By “push”, I simply mean whatever beat your foot steps on that is the furthest going forward or going back in the same direction... 

Salsa On1 Timing: 1, 2, 3, 4; 1, 2, 3, 4: The “push” happens on the “1” beat with the lead's left foot going forward first. This is the furthest your foot will go before changing directions. So, this style is called “on1”  

On2 Mambo Palladium Timing: 2, 3, 4; 2, 3, 4. Leads do not step at all on the “1” beat. They “push” forward with the left foot on the “2” beat.  

Salsa On2 Eddie Torres Timing: 1, 2, 3, 4; 1, 2, 3, 4. This style was made popular by Eddie Torres and is the most popular today of the on2 styles. Torres uses the “1” beat, similar to on1 style.  However, you may be thinking this would be exactly the same as the “On1” style. It is not. Instead of the lead “pushing” or breaking forward on the “1” beat with the left foot, the lead  "pushes" or breaks going backward with the RIGHT FOOT on the “ 2” beat.   

Ok, now that you know the difference between “on1” and “on2” timings from the musician's perspective of music, let's take a look at dancing on 3 or on 4. For example, some dancers who are not counting, are dancing on “1” or on “3” because those downbeats sound the same (1 and 3 have the same groove within the music). Dancing on 4 is also considered (Mambo).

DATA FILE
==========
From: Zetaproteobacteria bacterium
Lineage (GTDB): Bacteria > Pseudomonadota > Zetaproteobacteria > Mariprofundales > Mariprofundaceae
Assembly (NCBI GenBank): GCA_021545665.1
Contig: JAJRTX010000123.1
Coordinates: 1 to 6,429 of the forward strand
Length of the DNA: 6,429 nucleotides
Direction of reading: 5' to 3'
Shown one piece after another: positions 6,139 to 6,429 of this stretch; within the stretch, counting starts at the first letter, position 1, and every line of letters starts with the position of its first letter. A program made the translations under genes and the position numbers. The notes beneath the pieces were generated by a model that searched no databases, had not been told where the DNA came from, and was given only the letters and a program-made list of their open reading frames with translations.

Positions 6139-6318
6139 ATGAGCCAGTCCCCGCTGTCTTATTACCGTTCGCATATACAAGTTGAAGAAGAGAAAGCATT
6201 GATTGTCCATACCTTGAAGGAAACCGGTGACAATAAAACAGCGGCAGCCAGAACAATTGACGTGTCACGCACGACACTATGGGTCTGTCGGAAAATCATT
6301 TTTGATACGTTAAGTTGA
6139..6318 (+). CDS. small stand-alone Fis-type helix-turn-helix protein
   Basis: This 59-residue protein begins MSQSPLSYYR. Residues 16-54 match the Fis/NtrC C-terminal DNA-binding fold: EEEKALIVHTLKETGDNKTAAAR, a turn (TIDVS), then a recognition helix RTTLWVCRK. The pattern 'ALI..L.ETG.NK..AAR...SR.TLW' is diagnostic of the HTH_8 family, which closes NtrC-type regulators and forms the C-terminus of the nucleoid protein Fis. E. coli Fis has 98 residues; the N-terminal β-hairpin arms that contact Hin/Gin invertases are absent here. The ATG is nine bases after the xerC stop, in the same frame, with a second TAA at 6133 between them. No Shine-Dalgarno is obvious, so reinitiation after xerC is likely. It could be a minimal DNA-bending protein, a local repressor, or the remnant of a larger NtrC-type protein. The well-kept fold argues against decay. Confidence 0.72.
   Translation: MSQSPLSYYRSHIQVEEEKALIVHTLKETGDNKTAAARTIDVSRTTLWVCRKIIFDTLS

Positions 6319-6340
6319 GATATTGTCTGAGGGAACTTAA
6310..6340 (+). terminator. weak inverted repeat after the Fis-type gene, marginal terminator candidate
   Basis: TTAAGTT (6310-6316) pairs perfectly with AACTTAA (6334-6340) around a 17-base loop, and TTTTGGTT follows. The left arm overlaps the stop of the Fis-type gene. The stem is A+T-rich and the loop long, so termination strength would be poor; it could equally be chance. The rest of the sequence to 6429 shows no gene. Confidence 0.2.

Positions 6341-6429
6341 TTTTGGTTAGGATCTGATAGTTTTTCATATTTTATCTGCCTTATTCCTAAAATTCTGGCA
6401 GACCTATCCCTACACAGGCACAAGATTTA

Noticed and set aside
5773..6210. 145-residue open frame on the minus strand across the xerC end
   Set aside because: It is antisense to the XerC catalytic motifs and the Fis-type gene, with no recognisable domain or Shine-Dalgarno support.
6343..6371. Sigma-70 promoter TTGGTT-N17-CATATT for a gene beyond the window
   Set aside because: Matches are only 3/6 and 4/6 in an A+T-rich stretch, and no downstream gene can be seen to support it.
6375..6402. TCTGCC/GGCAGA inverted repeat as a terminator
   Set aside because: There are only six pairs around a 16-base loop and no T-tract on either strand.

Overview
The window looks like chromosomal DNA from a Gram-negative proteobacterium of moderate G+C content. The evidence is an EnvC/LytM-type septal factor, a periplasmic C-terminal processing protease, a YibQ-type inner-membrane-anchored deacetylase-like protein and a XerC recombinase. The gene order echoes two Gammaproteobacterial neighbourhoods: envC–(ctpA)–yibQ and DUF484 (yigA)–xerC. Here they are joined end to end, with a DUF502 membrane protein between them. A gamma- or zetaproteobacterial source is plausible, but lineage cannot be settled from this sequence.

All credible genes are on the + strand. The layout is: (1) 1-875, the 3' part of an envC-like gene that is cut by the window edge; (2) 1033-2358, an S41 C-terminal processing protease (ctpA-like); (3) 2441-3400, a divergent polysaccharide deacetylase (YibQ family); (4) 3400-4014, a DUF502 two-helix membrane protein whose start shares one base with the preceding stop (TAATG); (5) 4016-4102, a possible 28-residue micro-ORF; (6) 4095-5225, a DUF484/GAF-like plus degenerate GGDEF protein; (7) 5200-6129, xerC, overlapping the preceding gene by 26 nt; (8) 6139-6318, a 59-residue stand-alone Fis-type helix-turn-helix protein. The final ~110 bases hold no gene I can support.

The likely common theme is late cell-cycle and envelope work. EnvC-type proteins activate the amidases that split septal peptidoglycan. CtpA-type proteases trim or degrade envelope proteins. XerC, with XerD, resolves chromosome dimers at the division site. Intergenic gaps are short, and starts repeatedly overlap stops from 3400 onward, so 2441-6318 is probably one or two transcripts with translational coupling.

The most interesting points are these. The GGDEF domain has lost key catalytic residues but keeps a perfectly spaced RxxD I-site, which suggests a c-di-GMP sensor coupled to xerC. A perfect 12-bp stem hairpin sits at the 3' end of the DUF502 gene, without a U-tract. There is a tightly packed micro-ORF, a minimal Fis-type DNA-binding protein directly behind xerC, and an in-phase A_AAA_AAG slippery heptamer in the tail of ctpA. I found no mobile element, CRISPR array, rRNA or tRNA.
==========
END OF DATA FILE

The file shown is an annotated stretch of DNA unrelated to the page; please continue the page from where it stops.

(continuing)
Conclusion

So, to summarize, never stop counting. For musicians, the only time they listen to other instruments is if they are soloing or something, but there isn’t a single musician that isn’t counting in their heads...

As a dancer, we too must count. Some say they “feel the music”, but I advise you to feel it after you confirm with the count. If you don’t count, you will run into problems, especially for dancers that attempt to dance the different dance styles of Salsa...

In summary, Latin musicians from Fania Record Label made Salsa music what it is today.  They created a unique sound with many different musical and danceable elements from several countries...  

Today, there are several major popular Salsa dance styles danced to this Salsa music which include: Cali Style, Cuban Style, On1 Style, and On2 Style.  Each Style has its own unique properties and timing elements that cannot be overlooked or ignored...

So, whether you are ready to listen, learn, or dance to Salsa music, there can surely be something in it for everyone...

Thanks for reading with us, and we look forward to the next Latin Music and Dance blog coming soon...